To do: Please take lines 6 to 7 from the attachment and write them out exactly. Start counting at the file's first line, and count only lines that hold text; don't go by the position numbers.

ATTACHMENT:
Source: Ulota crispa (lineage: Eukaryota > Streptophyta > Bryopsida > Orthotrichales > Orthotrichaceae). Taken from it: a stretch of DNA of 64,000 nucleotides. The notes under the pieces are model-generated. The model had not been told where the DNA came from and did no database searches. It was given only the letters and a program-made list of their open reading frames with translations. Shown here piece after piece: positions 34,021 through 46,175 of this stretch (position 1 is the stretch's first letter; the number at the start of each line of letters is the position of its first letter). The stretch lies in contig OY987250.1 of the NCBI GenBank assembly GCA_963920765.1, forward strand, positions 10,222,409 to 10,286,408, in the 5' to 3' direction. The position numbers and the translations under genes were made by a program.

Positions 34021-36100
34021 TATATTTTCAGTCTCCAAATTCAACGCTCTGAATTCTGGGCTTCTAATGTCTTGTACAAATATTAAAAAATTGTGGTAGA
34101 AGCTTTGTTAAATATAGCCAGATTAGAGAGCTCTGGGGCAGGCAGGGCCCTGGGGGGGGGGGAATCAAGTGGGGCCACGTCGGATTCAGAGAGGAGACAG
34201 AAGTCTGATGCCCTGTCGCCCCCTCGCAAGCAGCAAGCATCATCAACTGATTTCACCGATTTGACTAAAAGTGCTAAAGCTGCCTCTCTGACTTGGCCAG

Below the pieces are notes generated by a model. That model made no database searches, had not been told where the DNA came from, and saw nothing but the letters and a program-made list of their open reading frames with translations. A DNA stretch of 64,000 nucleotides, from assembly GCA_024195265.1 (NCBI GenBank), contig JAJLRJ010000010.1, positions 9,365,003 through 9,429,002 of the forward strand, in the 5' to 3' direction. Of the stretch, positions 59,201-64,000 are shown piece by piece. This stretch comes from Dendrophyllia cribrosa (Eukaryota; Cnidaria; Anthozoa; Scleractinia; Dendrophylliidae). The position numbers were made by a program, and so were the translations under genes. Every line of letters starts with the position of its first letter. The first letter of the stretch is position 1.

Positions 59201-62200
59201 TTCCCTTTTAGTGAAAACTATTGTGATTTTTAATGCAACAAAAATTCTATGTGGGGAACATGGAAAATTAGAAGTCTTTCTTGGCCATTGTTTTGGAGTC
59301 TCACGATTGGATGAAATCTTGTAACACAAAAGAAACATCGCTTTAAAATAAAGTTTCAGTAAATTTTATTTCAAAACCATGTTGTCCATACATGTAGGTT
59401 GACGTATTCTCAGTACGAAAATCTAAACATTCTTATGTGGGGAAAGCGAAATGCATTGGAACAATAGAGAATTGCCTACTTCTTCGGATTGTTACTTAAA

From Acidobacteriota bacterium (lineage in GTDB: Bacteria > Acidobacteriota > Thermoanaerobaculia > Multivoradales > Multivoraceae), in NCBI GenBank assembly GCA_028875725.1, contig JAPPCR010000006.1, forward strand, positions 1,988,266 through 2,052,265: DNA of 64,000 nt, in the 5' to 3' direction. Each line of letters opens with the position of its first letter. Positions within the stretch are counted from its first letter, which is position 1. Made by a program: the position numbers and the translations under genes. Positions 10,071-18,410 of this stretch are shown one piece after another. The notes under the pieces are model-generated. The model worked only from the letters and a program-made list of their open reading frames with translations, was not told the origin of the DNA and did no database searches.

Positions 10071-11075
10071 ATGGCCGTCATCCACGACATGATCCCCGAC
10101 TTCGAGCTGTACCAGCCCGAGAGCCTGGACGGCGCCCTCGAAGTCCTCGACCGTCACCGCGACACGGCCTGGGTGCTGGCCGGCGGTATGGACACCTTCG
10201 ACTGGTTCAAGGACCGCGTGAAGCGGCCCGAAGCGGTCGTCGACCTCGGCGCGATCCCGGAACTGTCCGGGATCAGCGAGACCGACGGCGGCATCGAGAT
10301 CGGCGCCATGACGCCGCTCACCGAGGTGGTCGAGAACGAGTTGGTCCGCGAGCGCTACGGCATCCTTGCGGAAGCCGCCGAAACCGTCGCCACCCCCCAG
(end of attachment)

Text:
Below the pieces are notes generated by a model. That model made no database searches, had not been told where the DNA came from, and saw nothing but the letters and a program-made list of their open reading frames with translations. A DNA stretch of 64,000 nucleotides, from assembly GCA_024195265.1 (NCBI GenBank), contig JAJLRJ010000010.1, positions 9,365,003 through 9,429,002 of the forward strand, in the 5' to 3' direction. Of the stretch, positions 59,201-64,000 are shown piece by piece. This stretch comes from Dendrophyllia cribrosa (Eukaryota; Cnidaria; Anthozoa; Scleractinia; Dendrophylliidae). The position numbers were made by a program, and so were the translations under genes. Every line of letters starts with the position of its first letter. The first letter of the stretch is position 1.

Positions 59201-62200